At some point, though, you will need to start thinking about birth control. Since you’re not likely to see your healthcare practitioner again for another year, it’s important to review birth control options during the post-partum checkup. There are some newer birth control options – including birth control patches, extended-cycle birth control regimens and vaginal rings – that may be particularly appealing to new mothers. Here is a general overview of birth control options:
When a woman begins ovulating again after pregnancy depends on whether she is breastfeeding. If a woman is not breastfeeding, she usually will get her first period around 6 weeks postpartum. Many women think they can’t become pregnant if they’re breastfeeding, which is not always the case. “If a woman is still breastfeeding, I tell her that fertility can return at any time. By the time she has that first period, she will have already ovulated. I counsel all women to assume that they are fertile again after they leave my office for the 6-week post-partum checkup,” says Dr. Brasner.
Exercise and Diet
The post-partum checkup is usually the time when healthcare practitioners ease any restrictions they may have placed on women concerning exercise during pregnancy. If you had a vaginal delivery, your doctor may tell you it’s okay to start light exercise, such as brisk walking, as soon as 2 weeks after delivery.
Be sure to take it slow, exercise gradually at first and realize it may take time to resume your previous fitness level as well as your pre-pregnant shape. It can take 9 months or more for a woman to lose the weight gained during pregnancy.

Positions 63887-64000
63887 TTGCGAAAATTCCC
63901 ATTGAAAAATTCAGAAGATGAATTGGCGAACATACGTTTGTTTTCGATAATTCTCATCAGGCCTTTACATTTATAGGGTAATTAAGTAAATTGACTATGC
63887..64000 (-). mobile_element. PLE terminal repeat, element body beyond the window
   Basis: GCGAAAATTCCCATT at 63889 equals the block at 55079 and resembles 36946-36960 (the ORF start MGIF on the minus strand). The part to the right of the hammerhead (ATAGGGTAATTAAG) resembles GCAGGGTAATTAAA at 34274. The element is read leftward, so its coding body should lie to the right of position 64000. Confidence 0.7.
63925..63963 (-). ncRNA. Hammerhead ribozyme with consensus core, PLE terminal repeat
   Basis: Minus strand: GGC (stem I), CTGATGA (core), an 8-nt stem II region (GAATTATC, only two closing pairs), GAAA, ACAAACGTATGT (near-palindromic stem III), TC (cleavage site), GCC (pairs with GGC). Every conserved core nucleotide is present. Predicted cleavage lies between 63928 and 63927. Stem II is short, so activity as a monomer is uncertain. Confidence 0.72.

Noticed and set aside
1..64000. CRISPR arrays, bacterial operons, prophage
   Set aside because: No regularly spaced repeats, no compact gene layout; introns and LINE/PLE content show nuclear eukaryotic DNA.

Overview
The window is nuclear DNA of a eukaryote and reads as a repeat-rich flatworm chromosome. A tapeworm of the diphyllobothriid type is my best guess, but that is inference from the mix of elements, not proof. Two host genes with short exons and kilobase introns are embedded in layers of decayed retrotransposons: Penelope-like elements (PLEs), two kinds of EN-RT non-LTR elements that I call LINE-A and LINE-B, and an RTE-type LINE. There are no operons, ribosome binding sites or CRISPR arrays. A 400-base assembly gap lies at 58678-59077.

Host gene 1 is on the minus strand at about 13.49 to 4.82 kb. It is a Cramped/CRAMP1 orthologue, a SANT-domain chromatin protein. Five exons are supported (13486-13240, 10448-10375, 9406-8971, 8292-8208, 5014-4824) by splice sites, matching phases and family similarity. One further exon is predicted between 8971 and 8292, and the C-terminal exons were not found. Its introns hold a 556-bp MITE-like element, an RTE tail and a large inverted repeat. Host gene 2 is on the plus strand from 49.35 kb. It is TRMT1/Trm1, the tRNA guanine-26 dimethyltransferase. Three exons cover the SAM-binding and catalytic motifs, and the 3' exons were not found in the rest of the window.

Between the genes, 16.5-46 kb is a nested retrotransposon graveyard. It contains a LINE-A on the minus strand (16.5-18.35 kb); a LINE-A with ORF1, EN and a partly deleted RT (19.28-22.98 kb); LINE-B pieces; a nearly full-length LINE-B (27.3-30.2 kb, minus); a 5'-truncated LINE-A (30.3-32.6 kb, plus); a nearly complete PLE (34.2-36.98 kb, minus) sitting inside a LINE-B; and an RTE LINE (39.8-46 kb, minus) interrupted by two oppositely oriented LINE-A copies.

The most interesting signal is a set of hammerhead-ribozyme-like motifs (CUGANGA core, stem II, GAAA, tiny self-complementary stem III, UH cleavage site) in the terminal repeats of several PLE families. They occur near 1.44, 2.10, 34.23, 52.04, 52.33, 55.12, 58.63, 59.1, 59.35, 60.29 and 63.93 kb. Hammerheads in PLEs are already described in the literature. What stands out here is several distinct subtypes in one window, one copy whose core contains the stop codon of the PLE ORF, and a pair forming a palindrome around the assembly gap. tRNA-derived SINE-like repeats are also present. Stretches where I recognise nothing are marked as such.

Talk to your doctor about nutritional needs if you are breastfeeding. Women will need an extra 500 calories a day for lactation.
Your clinician may ask how you’re handling the emotional demands of motherhood. The “baby blues” are common, affecting 50-80% of new mothers during the first few days and weeks after delivery. Symptoms are usually mild and short-lived and include insomnia, fatigue, sadness and trouble concentrating. Approximately 10-15% of new mothers develop true postpartum depression within six months of delivery. Symptoms of postpartum depression include overly intense worries about the baby, lack of interest in the baby and fear of harming the baby. If you have been diagnosed with clinical depression, you may be at greater risk for postpartum depression. Your doctor can refer you to counseling if necessary.
e sure to get plenty of rest. Lack of sleep can make you more irritable and compound any stress you may be feeling as a new mother caring for an infant, so be sure to take naps when the baby sleeps and, if possible, enlist the help of friends and relatives or hire a babysitter. Stay connected with friends and try to build a network of other new mothers for emotional support.
© 1996-2010 by NYBOR, LLC All rights reserved.
The Doctor visit after giving birth - post partum check up